After a surprisingly quick distribution of diplomas- marked by back-flips, animal calls, and an explosive audience- I regrouped with my family to get ready to go have lunch. I was very fortunate to be able to share the day with my father-who is currently working in the United Arab Emirates- my mother and sister, who live in Wisconsin, and my paternal grandparents who drove up from southern Indiana. We all scattered to our vehicles and headed towards Greenwood to enjoy some City Barbeque. I got paired up with my step-grandfather (whom I refer to as Papaw) and we set off.
Hello everyone! I want to start by wishing you all a happy Mother’s Day, and I hope you’re getting to enjoy it with your loved ones. I’m currently enjoying the festivities with my beloved mother and grandmothers, so I won’t write much today. I just want to make a brief commentary on the history and transformation of Mother’s Day from unifying, somber national holiday to commercialized kitsch.
Alright, I’m going to come out and say it now, in an attempt to preface this post. For those of you whom I don’t have the pleasure of knowing well in person, there is something crucial you should know about me before reading this: I’m not a terribly religious guy. Shocked? Didn’t think so. The middle-class son of a pro-feminist, ordained southern Baptist mother, and a left-winged, federally employed, neo-liberal father, I didn’t have much choice in the matter.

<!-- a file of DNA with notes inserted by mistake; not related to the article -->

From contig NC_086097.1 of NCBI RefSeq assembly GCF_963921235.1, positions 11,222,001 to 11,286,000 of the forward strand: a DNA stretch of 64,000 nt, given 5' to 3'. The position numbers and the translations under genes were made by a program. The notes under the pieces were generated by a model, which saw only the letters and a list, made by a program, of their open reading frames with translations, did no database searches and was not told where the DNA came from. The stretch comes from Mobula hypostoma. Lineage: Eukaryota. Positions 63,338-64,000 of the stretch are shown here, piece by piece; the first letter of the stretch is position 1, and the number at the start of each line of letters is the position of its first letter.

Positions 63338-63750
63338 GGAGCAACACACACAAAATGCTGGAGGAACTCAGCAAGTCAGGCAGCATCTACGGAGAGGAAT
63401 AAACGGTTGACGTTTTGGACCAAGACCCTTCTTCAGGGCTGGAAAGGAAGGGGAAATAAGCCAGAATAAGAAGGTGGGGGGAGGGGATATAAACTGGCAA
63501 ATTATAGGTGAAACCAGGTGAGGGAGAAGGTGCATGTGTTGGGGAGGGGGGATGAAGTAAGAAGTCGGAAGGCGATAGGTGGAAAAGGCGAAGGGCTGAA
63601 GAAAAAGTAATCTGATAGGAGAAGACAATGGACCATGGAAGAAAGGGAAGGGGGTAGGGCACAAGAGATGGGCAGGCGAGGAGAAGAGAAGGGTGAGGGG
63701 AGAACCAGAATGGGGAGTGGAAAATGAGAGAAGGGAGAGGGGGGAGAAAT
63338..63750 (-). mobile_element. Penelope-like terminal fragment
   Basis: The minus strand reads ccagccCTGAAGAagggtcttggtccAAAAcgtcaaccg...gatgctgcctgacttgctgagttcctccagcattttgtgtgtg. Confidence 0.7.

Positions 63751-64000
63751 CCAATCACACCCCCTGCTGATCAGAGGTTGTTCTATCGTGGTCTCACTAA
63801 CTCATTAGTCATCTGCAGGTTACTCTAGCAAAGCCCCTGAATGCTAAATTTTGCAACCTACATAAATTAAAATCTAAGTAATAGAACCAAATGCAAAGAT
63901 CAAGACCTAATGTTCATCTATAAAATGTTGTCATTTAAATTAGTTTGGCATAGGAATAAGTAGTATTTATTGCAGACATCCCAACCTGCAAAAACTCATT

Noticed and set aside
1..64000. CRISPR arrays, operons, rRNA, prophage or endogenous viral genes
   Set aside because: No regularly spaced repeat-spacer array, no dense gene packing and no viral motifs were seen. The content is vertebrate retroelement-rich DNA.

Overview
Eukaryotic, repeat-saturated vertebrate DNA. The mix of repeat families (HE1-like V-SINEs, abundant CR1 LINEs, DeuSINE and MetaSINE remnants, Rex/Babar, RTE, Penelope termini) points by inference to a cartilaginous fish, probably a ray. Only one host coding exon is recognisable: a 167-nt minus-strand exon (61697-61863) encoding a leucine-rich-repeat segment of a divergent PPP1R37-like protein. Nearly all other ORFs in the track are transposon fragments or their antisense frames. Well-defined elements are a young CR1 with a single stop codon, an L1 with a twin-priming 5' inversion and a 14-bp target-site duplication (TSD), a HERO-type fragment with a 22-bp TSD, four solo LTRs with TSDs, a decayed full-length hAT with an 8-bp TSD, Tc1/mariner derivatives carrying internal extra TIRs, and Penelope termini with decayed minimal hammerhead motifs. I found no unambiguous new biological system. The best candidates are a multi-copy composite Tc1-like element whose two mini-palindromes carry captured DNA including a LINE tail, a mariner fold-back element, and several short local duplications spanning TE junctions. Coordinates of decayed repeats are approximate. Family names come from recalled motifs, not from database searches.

Of course- as is typical of all preacher’s kids- I was at church on Sunday every week, earlier than everyone else, and stayed later to help clean up. I’ve seen the dirtier, grittier, hands-on side of organized religion, and let me be the first to tell you, it isn’t pretty. There are a multitude of antiquated, invisible power structures in play, all working against one another, pushing and pulling and contorting the inherent sanctity of religious faith. In most cases, religious organizations and groups- churches most especially- only serve as an auxiliary component of our heightened political and human bureaucracy, rather than as proponents of individual spiritualism and growth.
It is my solemn belief that all people should have for themselves a system of spiritual guidelines and rules, personalized to meet their needs and provide for them a better standard of life. Most of the world’s major religions offer such systems of beliefs in the altruistic effort to make us all a little more holy. Unfortunately, organized religion tends so often to stray from this path, instead offering its followers and blind believers a series of ultimatums, suppressive traditions, and narrow minded perspectives in an effort to subdue them.
Let me preface with this:
Now, let’s take a quick survey–
Did this video bring to mind fear and worry for our troops?
How about the Cold War?
Did you disregard the “liberal media” in favor of a formal presidential announcement?
(from a man you probably don’t believe is American.)
Or did you, perhaps, react like the thousands of Americans on Twitter and in our nation’s capital who decided to celebrate (and in many cases inebriate) over the death of our most hated enemy?
Chances are you’ve been lead to this post via your favorite social media outlet, and it is to you I bring up these points for discussion. There is no doubt that the Twitter Revolution scooped all the major news outlets and the White House press itself. The power of our generation is apparent…and foreboding.